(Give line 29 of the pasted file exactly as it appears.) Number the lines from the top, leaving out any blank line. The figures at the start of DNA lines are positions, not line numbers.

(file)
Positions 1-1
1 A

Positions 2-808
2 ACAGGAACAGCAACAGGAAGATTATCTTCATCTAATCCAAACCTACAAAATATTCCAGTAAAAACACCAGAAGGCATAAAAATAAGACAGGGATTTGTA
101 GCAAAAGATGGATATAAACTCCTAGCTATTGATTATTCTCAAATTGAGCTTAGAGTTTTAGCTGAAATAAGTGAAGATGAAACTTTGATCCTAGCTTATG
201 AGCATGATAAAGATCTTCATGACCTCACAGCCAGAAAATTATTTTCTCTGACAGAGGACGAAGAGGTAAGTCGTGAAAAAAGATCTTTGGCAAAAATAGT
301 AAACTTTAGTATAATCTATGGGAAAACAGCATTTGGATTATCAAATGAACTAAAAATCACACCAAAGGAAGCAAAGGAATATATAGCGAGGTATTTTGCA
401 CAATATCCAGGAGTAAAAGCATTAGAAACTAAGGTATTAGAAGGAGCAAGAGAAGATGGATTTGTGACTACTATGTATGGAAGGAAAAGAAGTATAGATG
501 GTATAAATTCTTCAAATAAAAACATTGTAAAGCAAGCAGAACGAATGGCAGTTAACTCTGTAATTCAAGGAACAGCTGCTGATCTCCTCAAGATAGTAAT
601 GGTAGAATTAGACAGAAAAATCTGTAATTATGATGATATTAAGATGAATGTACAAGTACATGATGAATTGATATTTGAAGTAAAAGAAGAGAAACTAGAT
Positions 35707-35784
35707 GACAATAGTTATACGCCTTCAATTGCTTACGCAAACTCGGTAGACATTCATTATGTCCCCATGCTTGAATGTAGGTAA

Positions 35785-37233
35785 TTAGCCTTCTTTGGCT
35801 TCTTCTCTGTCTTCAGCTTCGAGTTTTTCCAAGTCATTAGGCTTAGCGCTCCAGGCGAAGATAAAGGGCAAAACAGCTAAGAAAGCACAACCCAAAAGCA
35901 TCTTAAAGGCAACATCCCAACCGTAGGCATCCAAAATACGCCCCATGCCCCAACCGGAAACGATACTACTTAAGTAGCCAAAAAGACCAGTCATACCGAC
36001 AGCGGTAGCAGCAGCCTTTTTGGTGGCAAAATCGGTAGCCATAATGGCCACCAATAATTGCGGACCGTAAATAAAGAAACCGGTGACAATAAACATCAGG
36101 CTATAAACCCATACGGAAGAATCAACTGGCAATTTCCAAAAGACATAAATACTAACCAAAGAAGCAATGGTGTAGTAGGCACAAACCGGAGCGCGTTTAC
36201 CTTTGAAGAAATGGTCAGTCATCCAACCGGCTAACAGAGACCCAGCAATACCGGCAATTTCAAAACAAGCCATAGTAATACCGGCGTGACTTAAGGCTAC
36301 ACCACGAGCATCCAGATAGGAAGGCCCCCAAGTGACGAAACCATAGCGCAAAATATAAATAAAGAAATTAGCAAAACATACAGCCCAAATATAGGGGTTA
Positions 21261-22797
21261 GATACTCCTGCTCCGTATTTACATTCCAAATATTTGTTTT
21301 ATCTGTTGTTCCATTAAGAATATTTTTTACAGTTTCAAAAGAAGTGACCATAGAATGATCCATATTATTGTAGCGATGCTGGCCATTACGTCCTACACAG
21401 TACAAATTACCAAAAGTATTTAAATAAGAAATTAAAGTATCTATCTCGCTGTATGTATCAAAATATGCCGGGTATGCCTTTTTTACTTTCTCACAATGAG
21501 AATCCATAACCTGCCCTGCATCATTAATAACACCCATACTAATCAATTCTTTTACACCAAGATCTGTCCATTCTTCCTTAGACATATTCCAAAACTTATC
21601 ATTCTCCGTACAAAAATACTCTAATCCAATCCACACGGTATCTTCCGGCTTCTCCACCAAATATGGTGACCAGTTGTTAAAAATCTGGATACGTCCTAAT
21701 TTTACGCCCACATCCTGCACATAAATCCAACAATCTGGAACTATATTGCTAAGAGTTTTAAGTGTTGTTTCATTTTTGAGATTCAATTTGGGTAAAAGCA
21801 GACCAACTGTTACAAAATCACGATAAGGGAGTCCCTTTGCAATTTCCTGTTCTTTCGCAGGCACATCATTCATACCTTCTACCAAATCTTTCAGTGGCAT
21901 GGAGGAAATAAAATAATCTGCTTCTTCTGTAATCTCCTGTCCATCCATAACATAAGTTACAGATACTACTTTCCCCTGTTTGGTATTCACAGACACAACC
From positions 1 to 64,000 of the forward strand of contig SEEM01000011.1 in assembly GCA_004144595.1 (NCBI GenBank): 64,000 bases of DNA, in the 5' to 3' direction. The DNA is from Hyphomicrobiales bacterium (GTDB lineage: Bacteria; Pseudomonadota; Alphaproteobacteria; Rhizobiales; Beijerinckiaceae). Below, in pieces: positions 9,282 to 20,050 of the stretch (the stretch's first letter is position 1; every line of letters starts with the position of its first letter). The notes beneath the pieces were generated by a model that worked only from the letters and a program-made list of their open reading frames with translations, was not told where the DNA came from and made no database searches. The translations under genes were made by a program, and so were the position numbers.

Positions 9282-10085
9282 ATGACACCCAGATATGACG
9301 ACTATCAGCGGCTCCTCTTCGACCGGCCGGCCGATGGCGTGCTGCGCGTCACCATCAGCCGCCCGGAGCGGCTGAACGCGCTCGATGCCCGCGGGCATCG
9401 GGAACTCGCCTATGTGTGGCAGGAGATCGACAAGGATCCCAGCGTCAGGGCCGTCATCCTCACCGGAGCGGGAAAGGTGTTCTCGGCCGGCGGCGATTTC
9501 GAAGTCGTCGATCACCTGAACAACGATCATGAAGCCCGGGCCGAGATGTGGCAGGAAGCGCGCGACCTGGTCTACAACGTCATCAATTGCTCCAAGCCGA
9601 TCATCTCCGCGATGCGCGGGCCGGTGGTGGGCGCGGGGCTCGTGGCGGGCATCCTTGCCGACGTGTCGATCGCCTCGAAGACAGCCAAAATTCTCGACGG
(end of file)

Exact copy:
21901 GGAGGAAATAAAATAATCTGCTTCTTCTGTAATCTCCTGTCCATCCATAACATAAGTTACAGATACTACTTTCCCCTGTTTGGTATTCACAGACACAACC